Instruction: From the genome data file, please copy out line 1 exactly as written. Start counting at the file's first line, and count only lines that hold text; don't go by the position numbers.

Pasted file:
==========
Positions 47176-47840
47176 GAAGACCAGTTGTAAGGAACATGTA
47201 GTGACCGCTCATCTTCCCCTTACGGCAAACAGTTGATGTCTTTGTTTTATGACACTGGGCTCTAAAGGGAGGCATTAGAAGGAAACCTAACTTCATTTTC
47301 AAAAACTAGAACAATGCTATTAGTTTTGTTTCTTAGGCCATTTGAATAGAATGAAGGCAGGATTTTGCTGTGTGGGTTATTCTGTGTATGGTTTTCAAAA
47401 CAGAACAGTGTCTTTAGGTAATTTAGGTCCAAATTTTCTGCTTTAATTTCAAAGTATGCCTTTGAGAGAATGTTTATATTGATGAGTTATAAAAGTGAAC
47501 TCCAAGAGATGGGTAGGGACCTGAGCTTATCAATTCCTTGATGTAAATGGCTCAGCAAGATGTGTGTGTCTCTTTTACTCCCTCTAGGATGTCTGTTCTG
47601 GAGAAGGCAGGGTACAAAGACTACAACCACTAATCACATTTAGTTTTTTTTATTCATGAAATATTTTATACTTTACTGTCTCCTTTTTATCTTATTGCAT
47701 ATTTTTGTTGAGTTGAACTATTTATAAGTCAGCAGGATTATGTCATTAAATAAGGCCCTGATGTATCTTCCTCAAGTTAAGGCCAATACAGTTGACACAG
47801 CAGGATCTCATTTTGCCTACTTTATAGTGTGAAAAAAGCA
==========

Positions 47176-47840